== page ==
States get more than $109 million for increasing seat belt use and highway safety

Grant funds can be used for any highway safety purpose

News Department of Transportation September 04, 2007
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Today, U.S. Transportation Secretary Mary E. Peters announced that 17 states, the District of Columbia, Puerto Rico and four territories will receive more than $109 million under a federal program to encourage and enforce seat belt use.

“Having a strong seat belt law is crucial to saving lives,” Secretary Peters said. “Every time you get into a vehicle you should buckle up. It’s that simple.”

Congress established an incentive grants program in 2005 to encourage states to enact and enforce laws requiring the use of seat belts in passenger motor vehicles. The 16 states receiving these grants had enacted and are enforcing a primary belt law before December 31, 2002. This year Indiana amended its primary belt law to include all vehicles and is receiving over $15 million. In May of this year Kentucky received over $11 million for its recently passed primary belt law.

“Where these laws are in place, they work,” Peters said. “When more people buckle up, fewer lives are lost.”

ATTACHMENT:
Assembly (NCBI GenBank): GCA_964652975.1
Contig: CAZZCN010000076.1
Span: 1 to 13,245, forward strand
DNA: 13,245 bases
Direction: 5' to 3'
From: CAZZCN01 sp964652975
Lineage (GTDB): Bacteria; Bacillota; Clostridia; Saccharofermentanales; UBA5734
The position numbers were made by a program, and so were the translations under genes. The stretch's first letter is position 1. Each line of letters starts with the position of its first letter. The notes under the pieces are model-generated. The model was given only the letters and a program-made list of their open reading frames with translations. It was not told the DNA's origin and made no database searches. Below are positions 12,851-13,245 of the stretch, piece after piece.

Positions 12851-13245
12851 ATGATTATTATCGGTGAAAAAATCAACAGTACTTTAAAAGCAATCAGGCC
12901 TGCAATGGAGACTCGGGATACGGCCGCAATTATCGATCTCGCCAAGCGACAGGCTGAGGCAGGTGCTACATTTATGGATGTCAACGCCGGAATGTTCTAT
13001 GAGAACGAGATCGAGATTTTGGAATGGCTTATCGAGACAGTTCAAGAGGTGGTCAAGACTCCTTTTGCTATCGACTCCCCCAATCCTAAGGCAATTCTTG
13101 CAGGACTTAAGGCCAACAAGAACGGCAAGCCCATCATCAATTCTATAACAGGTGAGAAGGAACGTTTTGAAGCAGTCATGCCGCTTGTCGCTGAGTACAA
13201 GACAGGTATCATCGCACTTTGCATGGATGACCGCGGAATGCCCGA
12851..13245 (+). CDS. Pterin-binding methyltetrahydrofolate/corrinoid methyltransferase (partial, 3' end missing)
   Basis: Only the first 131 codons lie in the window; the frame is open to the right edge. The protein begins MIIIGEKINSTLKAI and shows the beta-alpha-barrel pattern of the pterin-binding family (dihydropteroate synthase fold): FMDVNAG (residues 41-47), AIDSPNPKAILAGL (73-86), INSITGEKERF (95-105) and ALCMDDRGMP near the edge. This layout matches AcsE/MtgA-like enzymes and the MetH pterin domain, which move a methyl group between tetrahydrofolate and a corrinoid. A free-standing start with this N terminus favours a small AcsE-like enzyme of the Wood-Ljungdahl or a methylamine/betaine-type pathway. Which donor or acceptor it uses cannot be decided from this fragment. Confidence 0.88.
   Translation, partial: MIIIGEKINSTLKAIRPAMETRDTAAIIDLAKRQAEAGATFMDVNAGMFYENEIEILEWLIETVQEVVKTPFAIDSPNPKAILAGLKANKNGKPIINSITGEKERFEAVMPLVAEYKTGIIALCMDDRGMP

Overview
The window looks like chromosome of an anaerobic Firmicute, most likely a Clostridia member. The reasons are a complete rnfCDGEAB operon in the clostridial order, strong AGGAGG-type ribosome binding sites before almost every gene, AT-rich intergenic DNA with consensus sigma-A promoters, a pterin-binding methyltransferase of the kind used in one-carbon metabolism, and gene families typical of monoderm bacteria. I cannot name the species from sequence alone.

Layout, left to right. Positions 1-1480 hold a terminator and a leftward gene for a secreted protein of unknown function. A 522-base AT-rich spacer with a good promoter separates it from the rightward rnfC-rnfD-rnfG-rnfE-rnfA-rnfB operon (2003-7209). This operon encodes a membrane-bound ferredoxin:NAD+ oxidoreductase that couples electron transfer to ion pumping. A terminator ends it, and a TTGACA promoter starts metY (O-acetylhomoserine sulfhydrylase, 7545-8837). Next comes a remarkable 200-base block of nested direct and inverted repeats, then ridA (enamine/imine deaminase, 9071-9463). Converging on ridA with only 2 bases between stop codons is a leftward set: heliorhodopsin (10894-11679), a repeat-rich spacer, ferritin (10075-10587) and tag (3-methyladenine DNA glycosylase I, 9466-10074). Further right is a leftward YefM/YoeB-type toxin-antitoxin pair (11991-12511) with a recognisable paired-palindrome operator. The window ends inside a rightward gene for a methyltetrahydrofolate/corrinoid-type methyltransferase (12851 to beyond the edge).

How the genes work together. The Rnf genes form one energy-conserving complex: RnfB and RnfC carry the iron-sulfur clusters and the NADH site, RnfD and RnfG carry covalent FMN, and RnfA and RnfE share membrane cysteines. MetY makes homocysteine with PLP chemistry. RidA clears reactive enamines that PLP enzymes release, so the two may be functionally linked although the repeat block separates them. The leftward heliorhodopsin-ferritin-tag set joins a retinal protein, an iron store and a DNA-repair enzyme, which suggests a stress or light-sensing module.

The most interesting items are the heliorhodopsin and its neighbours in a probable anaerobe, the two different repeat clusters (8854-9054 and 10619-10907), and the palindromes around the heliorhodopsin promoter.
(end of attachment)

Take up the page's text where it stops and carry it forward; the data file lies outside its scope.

Under the program states may use these grant funds for any highway safety purpose either for behavioral programs or for infrastructure. All 50 states, the District of Columbia, Puerto Rico and the four territories are eligible to receive grants under this program. The Department of Transportation is authorized to provide these grants to the states under the Safe, Accountable, Flexible, Efficient Transportation Equity Act: A Legacy for Users in 2005, (SAFETEA-LU) Section 406, Safety Belt Performance Grants.

“These grants provide states and territories funding for increasing seat belt use and enforcement, which will ultimately help save lives,” Peters said.

A primary belt law allows a law enforcement officer to stop a vehicle and issue a citation when the officer observes an unbelted driver or front seat passenger. Secondary enforcement means that a citation for not wearing a seat belt can only be issued after the officer stops the vehicle for another infraction.

Below is the list of all the states and the funding amounts they will receive.

Alabama: $3,427,509

California: $19,359,902

Connecticut: $1,994,790

District Of Columbia: $1,006,955

Hawaii: $1,006,955

Indiana: $15,738,565

Iowa: $2,883,916

Louisiana: $3,026,798

Maryland: $3,079,145

Michigan: $6,566,038

New Jersey: $4,738,896

New Mexico: $1,662,411

New York: $11,071,887

North Carolina: $5,348,910

Oklahoma: $3,142,500

Oregon: $2,565,005

Puerto Rico: $2,127,249

Texas: $14,330,547

Washington: $4,001,383

American Samoa: $503,477

Guam: $503,477

N. Marianas: $503,477

Virgin Islands: $503,477

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